Dr. Sir Prince Ramsey was simply “Prince” to me. And if all his qualities could be represented in a single word, I would describe my brother-friend as “simple.” But the word speaks to his character, the strength of it, and not to anything else about him.
Above anything else, what I admire about a man is his mind. And, inarguably, Prince had one of the sharpest minds of any I have met. He was a deep thinker, and nobody could fool him with any social, religious, or political theory that excluded the human element.
Prince was also a first-class writer in the classic sense, with a gift not simply for words, but for the mechanics of English. When he asked me to “look over” anything, I knew it would be a mere formality; I would not have to take up a pen or go to the keyboard to edit anything.
As well as he could diagnose symptoms of the human body, Prince could clinically assess the human mind. He could see beyond a person’s words and straight through to his character. These lessons came, I am sure, by way of the many instances of “bad-play” he went through. And it is surely a testament to his generosity of spirit that he continued to do so much good for so many.
Despite his education, his experience, his accomplishments, and his accolades, nobody meeting Prince for the first time would ever know who and what he was. He didn’t have airs, graces or affectations. He didn’t speak loudly or in anybody else’s accents. He didn’t call attention to himself or seek to impress. He knew who he was, and who he was satisfied him.
He would come to the kitchen where his wife, Ava, my best friend of 41 years, and I were sitting and chatting, and hail me: “DGI.” Then he would just help himself: taking from the fridge whatever he felt like eating; popping it into the microwave; washing his dishes after. And he would tell you, proudly, that he had looked after himself for years, living in England, and hadn’t forgotten how to do it.
I loved – as did our girls group – how he made space for us in his home life and how much a part of our families’ lives he was. He knew his place was No. 1 in Ava’s life, and so he didn’t compete or complain. He was above such pettiness.
For decades, even when I lived abroad, I would seek his opinion on things that mattered to me; not only because he gave good advice, but because he was “interested.” He knew how to listen and would ask hard and, often, uncomfortable questions when you stopped talking. But without judgment.
I remember, once when I called home for Ava, he answered the phone. He said, “You haven’t told me, and she hasn’t told me, either, but I heard you have a boyfriend up there.” Apologetic for not having shared, I admitted that I did have an American feller.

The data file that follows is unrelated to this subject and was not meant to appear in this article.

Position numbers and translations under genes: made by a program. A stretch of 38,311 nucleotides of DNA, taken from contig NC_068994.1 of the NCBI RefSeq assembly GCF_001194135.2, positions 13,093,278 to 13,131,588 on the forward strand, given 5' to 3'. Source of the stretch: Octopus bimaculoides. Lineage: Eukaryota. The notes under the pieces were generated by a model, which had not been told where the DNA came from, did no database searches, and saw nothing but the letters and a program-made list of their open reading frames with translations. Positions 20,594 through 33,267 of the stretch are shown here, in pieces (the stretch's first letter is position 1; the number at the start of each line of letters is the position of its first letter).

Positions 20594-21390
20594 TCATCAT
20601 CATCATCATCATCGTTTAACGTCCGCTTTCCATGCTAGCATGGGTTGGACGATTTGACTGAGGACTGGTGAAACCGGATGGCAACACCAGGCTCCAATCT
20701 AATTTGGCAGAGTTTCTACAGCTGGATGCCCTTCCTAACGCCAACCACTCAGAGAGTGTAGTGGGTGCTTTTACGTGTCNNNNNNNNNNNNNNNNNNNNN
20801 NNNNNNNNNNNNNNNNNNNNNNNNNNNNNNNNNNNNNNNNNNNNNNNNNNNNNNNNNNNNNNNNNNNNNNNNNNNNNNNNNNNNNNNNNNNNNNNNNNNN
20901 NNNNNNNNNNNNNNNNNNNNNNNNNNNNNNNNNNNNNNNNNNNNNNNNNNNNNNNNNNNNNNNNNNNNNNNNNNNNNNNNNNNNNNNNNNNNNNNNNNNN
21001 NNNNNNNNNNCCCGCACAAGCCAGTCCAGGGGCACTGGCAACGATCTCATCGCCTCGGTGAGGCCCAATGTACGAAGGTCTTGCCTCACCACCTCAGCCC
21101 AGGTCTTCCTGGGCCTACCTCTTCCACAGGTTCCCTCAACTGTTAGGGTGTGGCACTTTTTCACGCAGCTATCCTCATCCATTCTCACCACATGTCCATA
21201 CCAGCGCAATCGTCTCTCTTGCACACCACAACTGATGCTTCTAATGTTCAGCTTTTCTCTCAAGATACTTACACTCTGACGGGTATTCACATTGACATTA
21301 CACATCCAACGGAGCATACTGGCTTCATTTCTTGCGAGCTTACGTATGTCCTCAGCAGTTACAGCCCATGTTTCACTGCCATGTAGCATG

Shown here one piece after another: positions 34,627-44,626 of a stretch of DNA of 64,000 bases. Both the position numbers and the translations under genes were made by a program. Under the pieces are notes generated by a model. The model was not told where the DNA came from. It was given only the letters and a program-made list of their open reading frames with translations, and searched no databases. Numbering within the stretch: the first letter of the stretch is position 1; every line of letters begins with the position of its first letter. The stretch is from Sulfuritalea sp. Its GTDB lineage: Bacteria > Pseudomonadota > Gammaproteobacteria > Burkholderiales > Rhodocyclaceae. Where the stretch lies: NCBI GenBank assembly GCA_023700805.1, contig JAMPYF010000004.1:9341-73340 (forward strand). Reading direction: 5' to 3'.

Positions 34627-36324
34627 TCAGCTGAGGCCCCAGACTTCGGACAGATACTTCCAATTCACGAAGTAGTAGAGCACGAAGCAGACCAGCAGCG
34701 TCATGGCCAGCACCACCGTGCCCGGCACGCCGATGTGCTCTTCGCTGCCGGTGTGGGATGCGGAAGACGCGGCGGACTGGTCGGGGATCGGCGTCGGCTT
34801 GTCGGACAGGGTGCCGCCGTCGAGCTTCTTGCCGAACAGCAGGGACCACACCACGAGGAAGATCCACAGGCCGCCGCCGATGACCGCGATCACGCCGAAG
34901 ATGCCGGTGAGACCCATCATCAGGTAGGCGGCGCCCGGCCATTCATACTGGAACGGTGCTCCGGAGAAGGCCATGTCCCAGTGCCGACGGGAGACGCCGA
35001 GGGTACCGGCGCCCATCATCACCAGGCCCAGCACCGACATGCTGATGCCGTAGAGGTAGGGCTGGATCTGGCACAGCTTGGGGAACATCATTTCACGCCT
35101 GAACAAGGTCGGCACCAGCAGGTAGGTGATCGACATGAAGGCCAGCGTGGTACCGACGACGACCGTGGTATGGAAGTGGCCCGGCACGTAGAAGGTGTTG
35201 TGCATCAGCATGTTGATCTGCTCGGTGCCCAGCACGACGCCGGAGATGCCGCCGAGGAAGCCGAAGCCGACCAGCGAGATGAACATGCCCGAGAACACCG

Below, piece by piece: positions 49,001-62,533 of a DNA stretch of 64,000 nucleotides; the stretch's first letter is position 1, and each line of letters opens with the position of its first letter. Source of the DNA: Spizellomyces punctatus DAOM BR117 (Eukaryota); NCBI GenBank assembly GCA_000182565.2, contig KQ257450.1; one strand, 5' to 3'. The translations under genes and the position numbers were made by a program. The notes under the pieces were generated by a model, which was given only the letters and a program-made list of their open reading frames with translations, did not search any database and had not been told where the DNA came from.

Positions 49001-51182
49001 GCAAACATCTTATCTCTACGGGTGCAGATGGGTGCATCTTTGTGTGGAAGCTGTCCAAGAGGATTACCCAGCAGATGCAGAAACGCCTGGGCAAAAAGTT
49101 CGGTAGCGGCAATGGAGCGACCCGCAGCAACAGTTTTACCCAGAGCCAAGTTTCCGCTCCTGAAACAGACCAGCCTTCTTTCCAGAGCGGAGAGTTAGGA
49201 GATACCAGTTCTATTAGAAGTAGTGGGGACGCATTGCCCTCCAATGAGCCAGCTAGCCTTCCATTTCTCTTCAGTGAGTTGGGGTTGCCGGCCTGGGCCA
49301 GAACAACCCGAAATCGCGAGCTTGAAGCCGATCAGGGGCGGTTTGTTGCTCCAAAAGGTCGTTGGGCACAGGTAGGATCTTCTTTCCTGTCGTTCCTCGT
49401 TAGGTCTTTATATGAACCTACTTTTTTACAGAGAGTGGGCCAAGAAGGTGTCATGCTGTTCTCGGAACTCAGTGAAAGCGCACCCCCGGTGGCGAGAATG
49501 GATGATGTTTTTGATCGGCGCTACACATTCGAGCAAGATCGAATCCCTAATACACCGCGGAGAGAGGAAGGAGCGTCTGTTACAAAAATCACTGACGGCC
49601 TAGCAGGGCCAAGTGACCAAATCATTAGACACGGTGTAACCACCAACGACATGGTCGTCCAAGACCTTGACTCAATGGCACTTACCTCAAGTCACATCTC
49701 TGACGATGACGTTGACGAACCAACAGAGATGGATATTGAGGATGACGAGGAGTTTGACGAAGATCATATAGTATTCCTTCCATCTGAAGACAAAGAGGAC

“He can take care of you?” he asked immediately. And I went off – a little bit. I told him that this was 1990, that I was an educated woman with a profession; that I could take care of myself, etc., etc., etc. And he listened and then asked the question again….
Five years later, when I gave that feller the keys to the street, I understood Prince’s question and the concern and love that lay behind it. And my continued understanding didn’t come from any follow-up conversation, either. It came from being close to Prince and Ava: from seeing and hearing and learning how it is – how it ought to be – when a man loves a woman.
Everybody who knew him, from best friend to patient, can tell you about Prince’s generosity. But his love, affection, and kindness to me – in sickness and in health – could never be quantified. (It tears me up, right now, writing this.)
When I received my Master’s degree in 1993, my graduation gift from Prince and Ava was a trip to Trinidad, for Carnival. What an utterly wonderful time we had: from pastelles for breakfast to the calypso tents and the dances at night; from screaming for Super Blue as he performed onstage that Sunday night to marvelling at the slow pace of their Jou’vert the morning after; from playing Uno in our downtime to coming home to Antigua, there to be welcomed with hugs and kisses by their sons, my godsons. There is no generosity on earth greater than inclusion….
Our mutual friend, Justin Simon, said that at a long-ago time Prince wanted to be rich. I’m sure he did, like all ambitious young professionals. But his wealth cannot be counted in dollars and cents – too much of which he simply gave away, anyway, to persons in need, to calypso, to culture, to education, to loved ones.
Instead, he is a billionaire times over in the legacy of his kindness, his service, his patriotism, and in the million stories of his personal touch – like lending his Mercedes as the bridal car on my wedding day, his birthday, and our joint celebrations for years after….
The night before he traveled to Miami last December, during a small prayer meeting at home, he said to his nurse, Patsy Ramsay, “I am not afraid.” I believed him. After all, as much as he knew his sciences, he also knew his God.
And that facet of his personality is what comforts me most. Maybe because his first calling was to the church, Prince was never a scoffing scientist whose faith was contained within a microscope and a genetic sample. He was a good physician who acknowledged the Great Physician.
… Two years ago, at our annual Good Friday gathering, after having lost two of my brothers, I was inspired to ask that we sing, “Because He Lives.” I can recall Prince, part of the circle, holding hands and singing before the prayer. And I can see him now, just biding his time at God’s great throne, waiting for us all to join him and continue the song….
I will spend the rest of my life missing you, Prince.
Rest in peace, My Brother.